Citizenship Rights

The main question to be asked here is: Are we ready as a city to take Human/Civil Rights as seriously as we take criminal justice?

We have achieved true equality when we swiftly respond to employment discrimination as swiftly as we would respond to theft of property. When we respond to black and brown bodies being held to a higher standard in our places of public accommodation (i.e. black/ brown cover charge v. not for white) as we would an unsafe or impaired driver on our roads. Discrimination, just as criminal acts have devastating effects in the lives of the injured party. Yet we see one as optional. If a group of citizens in an apartment complex called the police and reported massive car break-ins one evening, would the police respond and investigate? Or would they hire an outside consultant to examine the validity of the collective complaint? We all know the answer, the citizens would lodge their complaints and the investigation would commence. Why is that?

The historical mindset of the citizen in Grand Rapids has been cultivated inside the processes of displacement for black and brown bodies. As a result, it is extremely difficult and in most cases impossible for minorities to be considered an equal partner in affirmatively furthering their own civil and human rights, but relegated to the position of student. Never the teacher of their experience, always the student. A student whose sole place in their hometown is to go to work and carry the burden of discrimination and be reprimanded for how they process their experiences with discrimination.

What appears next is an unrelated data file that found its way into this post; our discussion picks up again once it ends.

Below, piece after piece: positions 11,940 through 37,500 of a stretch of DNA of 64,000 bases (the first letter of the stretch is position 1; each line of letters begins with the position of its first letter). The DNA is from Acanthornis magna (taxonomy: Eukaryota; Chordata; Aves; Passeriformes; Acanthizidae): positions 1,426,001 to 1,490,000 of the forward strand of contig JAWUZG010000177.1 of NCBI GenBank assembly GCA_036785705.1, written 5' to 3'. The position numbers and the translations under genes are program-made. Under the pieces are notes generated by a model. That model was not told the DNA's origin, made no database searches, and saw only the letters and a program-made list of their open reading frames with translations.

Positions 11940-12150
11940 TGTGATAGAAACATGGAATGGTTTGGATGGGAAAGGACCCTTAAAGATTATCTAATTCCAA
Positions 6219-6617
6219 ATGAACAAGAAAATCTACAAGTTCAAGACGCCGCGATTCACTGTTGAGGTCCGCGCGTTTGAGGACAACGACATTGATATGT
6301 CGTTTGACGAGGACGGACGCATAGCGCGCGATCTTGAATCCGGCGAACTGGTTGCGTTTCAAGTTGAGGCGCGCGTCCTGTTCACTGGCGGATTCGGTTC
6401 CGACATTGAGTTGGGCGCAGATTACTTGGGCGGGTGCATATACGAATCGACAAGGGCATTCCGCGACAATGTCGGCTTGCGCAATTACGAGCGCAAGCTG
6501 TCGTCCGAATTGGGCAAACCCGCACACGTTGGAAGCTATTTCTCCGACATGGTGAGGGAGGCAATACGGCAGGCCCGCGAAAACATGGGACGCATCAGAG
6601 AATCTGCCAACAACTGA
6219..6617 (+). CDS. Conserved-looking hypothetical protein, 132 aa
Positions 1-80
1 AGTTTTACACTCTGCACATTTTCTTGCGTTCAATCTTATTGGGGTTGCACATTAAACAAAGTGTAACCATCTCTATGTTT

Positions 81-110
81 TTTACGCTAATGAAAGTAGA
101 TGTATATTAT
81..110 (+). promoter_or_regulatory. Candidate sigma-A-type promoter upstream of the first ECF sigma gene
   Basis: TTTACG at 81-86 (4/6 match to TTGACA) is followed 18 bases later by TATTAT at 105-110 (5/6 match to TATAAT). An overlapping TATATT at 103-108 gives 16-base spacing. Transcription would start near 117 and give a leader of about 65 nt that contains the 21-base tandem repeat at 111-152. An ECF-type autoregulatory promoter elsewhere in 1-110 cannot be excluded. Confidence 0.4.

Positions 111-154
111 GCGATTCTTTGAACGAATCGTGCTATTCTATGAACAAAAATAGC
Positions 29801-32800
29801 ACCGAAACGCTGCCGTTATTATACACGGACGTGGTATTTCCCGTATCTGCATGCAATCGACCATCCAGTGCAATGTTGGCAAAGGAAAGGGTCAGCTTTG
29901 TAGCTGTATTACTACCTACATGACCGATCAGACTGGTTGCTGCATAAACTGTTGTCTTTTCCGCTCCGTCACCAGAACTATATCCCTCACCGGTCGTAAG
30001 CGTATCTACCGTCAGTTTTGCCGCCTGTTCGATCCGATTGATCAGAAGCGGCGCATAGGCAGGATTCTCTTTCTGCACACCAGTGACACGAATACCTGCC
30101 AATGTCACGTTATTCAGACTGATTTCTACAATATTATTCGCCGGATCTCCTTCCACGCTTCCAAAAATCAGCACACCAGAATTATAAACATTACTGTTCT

By virtue of this inverse relationship, the connectivity is lost between the municipality and the daily reality of black and brown citizens in our city. Therefore, any attempt at majority rationality will be shallow at best and irrelevant at worst.

To gain true equality in Grand Rapids a new municipal vision of belonging must be imagined. A belonging that allows black and brown bodies to speak into the formation and reconfiguration of policies that actually protect them from illegal discrimination. Policies that are not disrupted in an attempt to maintain the racist aesthetic status quo.

One of the most riveting testimonies I heard during the “internal negotiations” was from a group of black men and women that so eloquently stated that the, “City has a disdain for our sense of Journey.”  In this conversation, the “City” meant the spirit of the municipality as a whole. Unfortunately, this narrative is very common in the Black community. The sense of journey refers to the career aspirations and the quest for what Dr. Randall Jelks terms, “Middle class respectability.” As a result, professionals of color seek opportunities in other towns across the country where their expertise is respected regardless of race or national origin. It is important to note that for every professional of color that leaves Grand Rapids to fulfill their sense of journey and gain that respectability, that is another black/brown person that contributes to the narrative of Grand Rapids being an unwelcome town for people of color.